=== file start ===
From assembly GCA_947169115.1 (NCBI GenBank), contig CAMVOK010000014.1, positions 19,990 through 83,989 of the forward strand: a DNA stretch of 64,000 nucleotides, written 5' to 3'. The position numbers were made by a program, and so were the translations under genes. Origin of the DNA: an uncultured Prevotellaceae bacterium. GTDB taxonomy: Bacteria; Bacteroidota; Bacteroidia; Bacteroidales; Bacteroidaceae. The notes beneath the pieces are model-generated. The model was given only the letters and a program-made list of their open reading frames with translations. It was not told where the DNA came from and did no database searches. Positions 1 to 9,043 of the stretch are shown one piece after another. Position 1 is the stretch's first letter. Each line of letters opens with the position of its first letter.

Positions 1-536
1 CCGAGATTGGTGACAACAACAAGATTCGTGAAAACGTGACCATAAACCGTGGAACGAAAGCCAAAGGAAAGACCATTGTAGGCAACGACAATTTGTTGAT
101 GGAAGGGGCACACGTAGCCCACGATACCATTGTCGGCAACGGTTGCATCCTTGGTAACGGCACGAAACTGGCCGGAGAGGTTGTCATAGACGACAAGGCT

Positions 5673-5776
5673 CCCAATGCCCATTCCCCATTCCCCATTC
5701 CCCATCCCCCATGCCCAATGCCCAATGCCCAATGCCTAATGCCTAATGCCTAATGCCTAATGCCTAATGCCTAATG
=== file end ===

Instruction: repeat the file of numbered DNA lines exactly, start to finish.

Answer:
From assembly GCA_947169115.1 (NCBI GenBank), contig CAMVOK010000014.1, positions 19,990 through 83,989 of the forward strand: a DNA stretch of 64,000 nucleotides, written 5' to 3'. The position numbers were made by a program, and so were the translations under genes. Origin of the DNA: an uncultured Prevotellaceae bacterium. GTDB taxonomy: Bacteria; Bacteroidota; Bacteroidia; Bacteroidales; Bacteroidaceae. The notes beneath the pieces are model-generated. The model was given only the letters and a program-made list of their open reading frames with translations. It was not told where the DNA came from and did no database searches. Positions 1 to 9,043 of the stretch are shown one piece after another. Position 1 is the stretch's first letter. Each line of letters opens with the position of its first letter.

Positions 1-536
1 CCGAGATTGGTGACAACAACAAGATTCGTGAAAACGTGACCATAAACCGTGGAACGAAAGCCAAAGGAAAGACCATTGTAGGCAACGACAATTTGTTGAT
101 GGAAGGGGCACACGTAGCCCACGATACCATTGTCGGCAACGGTTGCATCCTTGGTAACGGCACGAAACTGGCCGGAGAGGTTGTCATAGACGACAAGGCT

Positions 5673-5776
5673 CCCAATGCCCATTCCCCATTCCCCATTC
5701 CCCATCCCCCATGCCCAATGCCCAATGCCCAATGCCTAATGCCTAATGCCTAATGCCTAATGCCTAATGCCTAATG